This proposed rulemaking has been analyzed in accordance with the principles and criteria established by Executive Order 13132 (Aug. 4, 1999). FTA has determined that the proposed action would not have sufficient Federalism implications to warrant the preparation of a Federalism assessment. FTA has also determined that this proposed action would not preempt any State law or State regulation or affect the States' abilities to discharge traditional State governmental functions. Moreover, consistent with Executive Order 13132, FTA has examined the direct compliance costs of the NPRM on State and local governments and has determined that the collection and analysis of the data are eligible for Federal funding under FTA's grant programs.
Executive Order 12372 (Intergovernmental Review)
The regulations effectuating Executive Order 12372 regarding intergovernmental consultation on Federal programs and activities apply to this proposed rulemaking.
Paperwork Reduction Act (PRA)
Under the Paperwork Reduction Act of 1995 (PRA) (44 U.S.C. 3501, et seq.), Federal agencies must obtain approval from the Office of Management and Budget for each collection of information they conduct, sponsor, or require through regulations. FHWA has received an average of less than one application per year for the SEP-15 program since its inception. Therefore, FTA believes that this proposed rule will not generate collection of information requirements that impact ten or more applicants. FTA seeks comment on whether FTA should anticipate ten or more applications to the PIPP on an annual basis.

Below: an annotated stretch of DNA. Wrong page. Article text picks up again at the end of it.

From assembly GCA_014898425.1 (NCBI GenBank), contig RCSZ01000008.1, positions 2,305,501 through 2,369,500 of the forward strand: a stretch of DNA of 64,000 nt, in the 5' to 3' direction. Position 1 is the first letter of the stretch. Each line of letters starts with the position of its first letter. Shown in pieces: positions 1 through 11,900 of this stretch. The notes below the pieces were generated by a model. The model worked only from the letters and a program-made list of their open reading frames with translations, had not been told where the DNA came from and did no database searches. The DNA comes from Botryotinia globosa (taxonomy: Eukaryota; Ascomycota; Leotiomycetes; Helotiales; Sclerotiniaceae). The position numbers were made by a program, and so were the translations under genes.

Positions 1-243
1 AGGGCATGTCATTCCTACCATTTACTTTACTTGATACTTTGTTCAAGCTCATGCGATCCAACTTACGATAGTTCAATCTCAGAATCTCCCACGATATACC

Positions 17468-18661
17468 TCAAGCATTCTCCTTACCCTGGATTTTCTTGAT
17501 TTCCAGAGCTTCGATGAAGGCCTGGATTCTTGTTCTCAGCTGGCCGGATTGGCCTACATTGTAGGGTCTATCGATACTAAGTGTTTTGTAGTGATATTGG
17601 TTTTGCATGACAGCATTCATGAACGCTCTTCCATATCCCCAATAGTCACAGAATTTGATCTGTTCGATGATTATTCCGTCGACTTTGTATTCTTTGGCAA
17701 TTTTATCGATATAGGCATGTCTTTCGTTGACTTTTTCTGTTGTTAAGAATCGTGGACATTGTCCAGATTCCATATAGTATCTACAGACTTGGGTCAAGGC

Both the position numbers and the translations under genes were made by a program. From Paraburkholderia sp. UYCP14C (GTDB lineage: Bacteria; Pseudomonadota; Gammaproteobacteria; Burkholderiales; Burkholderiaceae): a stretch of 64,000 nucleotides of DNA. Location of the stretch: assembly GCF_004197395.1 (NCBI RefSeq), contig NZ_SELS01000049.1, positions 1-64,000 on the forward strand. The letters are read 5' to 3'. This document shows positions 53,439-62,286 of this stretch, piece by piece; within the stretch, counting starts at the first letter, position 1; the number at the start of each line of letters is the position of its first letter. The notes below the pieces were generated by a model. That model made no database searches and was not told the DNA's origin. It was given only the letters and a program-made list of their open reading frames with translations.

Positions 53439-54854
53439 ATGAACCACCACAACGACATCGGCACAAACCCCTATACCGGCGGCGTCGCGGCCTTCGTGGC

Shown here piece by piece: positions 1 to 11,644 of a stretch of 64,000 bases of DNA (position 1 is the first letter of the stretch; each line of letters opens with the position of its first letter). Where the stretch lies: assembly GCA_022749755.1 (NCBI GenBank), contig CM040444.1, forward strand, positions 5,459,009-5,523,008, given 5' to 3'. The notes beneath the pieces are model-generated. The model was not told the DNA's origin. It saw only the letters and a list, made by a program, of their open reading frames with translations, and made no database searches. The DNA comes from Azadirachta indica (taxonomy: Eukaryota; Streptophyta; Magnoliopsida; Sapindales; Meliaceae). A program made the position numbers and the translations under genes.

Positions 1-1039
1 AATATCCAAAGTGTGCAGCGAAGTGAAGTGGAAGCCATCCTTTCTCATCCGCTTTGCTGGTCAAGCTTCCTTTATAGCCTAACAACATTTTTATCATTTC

National Environmental Policy Act
NEPA requires Federal agencies to analyze the potential environmental effects of their proposed actions in the form of a categorical exclusion, environmental assessment, or environmental impact statement. This proposed rulemaking is categorically excluded under FTA's environmental impact procedure at 23 CFR 771.118(c)(4), pertaining to planning and administrative activities that do not involve or lead directly to construction, such as the promulgation of rules, regulations, and directives. FTA has determined that no unusual circumstances exist in this instance, and that a categorical exclusion is appropriate for this rulemaking.
Executive Order 12630 (Taking of Private Property)
This rulemaking will not affect a taking of private property or otherwise have taking implications under Executive Order 12630 (March 15, 1998), Governmental Actions and Interference with Constitutionally Protected Property Rights.
Executive Order 12898 (Federal Actions To Address Environmental Justice in Minority Populations and Low-Income Populations)